Salvador Dalí

Dalí joined the Parisian surrealists after leaving Spain’s national art academy in 1925. His rocky relationship with its leader, André Breton, led to expulsion from the group in 1939. The next year he and his wife, Gala, fled Europe to escape the war. While living in the United States from 1940 to 1948, Dalí made works whose startlingly creative imagery and hard-edged style attracted portrait commissions and commercial projects, such as collaborations with Alfred Hitchcock and Walt Disney.

Jean-Gabriel Charvet

Painter and designer Jean-Gabriel Charvet studied at the École de Dessin in Lyon, France. From 1795 to 1810 he designed scenes for wallpaper production, including this one for Joseph Dufour, before starting a drawing school in Annonay. Dufour trained in the wallpaper industry in Lyon, a center for textile and wallpaper production. In 1797 he founded his own factory in nearby Mâcon with his brother Pierre. Following the success of his panoramic wallpapers, Dufour established a factory in Paris.

Ray Beldner

A native San Franciscan who studied at the San Francisco Art Institute and Mills College, Ray Beldner describes himself as a “conceptual materialist.” Like a cultural anthropologist who attempts to adopt a critical stance of his own culture, Beldner often appropriates ordinary objects. He is best known for a series of works fabricated from US currency, which offer a pointed commentary on issues of cultural capital and exchange.

Walt Kuhn

Walt Kuhn began his career as a cartoonist for a variety of New York publications. He began painting around the same time, associating with other artists who were inspired by the realism taught by Robert Henri. Around 1911, Kuhn broke from Henri’s followers, joining Arthur B. Davies and his associates who were organizing the landmark Armory Show of 1913. Kuhn helped organize and promote this exhibition, which helped introduce many Americans to international modern art.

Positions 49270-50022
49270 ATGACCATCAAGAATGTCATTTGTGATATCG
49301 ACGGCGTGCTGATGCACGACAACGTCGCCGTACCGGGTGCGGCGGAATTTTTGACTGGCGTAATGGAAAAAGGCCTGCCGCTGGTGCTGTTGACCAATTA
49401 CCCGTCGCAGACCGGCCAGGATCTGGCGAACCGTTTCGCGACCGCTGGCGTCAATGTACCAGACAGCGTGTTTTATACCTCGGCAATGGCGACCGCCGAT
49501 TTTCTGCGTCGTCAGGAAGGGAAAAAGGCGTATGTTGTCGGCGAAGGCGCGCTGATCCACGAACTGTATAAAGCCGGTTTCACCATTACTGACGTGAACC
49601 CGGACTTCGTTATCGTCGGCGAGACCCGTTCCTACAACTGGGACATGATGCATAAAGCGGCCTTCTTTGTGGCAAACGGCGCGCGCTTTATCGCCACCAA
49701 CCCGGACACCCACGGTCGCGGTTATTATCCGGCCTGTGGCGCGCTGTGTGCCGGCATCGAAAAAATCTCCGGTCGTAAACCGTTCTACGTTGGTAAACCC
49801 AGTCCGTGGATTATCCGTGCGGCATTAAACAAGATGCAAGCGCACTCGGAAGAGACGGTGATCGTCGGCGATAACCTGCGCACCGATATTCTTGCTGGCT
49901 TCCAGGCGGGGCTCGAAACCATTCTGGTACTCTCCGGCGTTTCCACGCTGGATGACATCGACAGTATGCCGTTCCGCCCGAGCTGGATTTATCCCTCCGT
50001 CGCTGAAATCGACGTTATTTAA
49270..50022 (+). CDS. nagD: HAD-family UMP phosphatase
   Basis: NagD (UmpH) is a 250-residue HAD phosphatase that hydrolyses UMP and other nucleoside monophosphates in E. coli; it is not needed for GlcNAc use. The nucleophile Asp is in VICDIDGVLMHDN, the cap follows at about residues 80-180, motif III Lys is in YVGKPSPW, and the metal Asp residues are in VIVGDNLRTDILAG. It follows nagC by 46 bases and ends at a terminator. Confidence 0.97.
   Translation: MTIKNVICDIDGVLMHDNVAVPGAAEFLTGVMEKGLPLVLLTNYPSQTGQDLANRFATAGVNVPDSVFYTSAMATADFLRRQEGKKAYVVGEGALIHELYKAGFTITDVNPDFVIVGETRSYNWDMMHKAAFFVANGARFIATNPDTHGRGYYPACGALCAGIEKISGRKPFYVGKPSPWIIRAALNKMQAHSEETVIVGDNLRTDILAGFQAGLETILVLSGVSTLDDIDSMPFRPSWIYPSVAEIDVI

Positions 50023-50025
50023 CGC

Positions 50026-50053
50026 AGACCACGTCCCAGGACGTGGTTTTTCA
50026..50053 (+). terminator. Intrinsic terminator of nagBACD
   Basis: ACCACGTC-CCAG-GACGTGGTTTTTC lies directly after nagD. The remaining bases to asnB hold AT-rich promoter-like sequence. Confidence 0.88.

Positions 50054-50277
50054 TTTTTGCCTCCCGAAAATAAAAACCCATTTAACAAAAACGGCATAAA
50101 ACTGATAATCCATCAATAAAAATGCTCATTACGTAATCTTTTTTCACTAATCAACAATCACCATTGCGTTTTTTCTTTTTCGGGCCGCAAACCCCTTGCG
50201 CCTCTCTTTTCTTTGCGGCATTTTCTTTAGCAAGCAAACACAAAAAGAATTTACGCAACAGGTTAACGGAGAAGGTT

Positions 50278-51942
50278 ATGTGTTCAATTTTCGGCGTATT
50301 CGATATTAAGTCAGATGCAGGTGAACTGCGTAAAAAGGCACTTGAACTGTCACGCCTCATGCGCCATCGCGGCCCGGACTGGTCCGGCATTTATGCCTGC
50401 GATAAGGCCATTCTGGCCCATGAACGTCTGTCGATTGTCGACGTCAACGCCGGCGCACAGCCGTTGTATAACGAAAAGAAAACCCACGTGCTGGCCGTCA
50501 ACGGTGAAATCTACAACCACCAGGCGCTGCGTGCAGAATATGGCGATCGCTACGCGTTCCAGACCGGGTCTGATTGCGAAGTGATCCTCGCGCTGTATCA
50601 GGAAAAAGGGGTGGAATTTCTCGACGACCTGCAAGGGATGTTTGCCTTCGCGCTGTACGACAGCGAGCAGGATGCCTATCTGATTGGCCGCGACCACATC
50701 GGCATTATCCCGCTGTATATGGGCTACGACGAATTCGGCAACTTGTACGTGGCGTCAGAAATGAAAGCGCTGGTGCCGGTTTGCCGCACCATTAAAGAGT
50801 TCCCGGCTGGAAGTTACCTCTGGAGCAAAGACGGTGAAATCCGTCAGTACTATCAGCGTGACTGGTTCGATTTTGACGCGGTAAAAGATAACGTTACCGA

Teikichi Hikoyama

Teikichi Hikoyama came to San Francisco from Japan in 1901. Little is known about his three-decade stay in the Bay Area, where he made a meager living giving private art lessons. He lived with the family of a publisher in San Francisco’s Japantown in the 1910s and 1920s, and used a printing press he kept in a studio in the family’s basement to create what may have been the first woodblock prints produced in California by a Japanese American artist.

José Clemente Orozco

José Clemente Orozco, Diego Rivera, and David Alfaro Siqueiros are known in Mexico as “Los Tres Grandes,” the three founders and masters of the modern Mexican Muralist movement. Fusing a Social Realist style with subject matter derived both from Mexican history and contemporary politics, these artists promoted an indigenous and nationalist art that advocated for social change and helped promote Mexican cultural identity.

Guy Pène du Bois

Guy Pène du Bois was born in Brooklyn, New York. A writer and artist, he critiqued New York society and culture through his pen and his paintbrush. He studied with William Merritt Chase and Robert Henri, though he eventually shook off the dark realism of his teachers in favor of simplified, satirical paintings of the fashionable upper class. In his writings, du Bois promoted new art movements and publicized the 1913 Armory Show, which became a landmark event in American art.

John Marin

John Marin’s prints, watercolors, and paintings earned him a critical reputation as the most important American artist of his generation. Through his close association with the influential art dealer and critic Alfred Stieglitz, Marin played a key role in introducing the theories and techniques of European modernism to American art. Employing a visual vocabulary of personal signs, symbols, and metaphors, his cityscapes, landscapes, and seascapes moved between naturalism and abstraction.

Bror Julius Olsson Nordfeldt

Born in Sweden, Bror Julius Olsson Nordfeldt came to the United States at the age of 13. He settled in Chicago, where he studied at the Art Institute and worked for a Swedish newspaper. He became an assistant to the painter Albert Herter, whom he accompanied to Paris in 1900. Nordfelt remained in Paris for a few years, eventually leaving for Santa Fe, New Mexico. There he painted images of the indigenous Pueblo peoples and the vivid landscapes of the Southwest.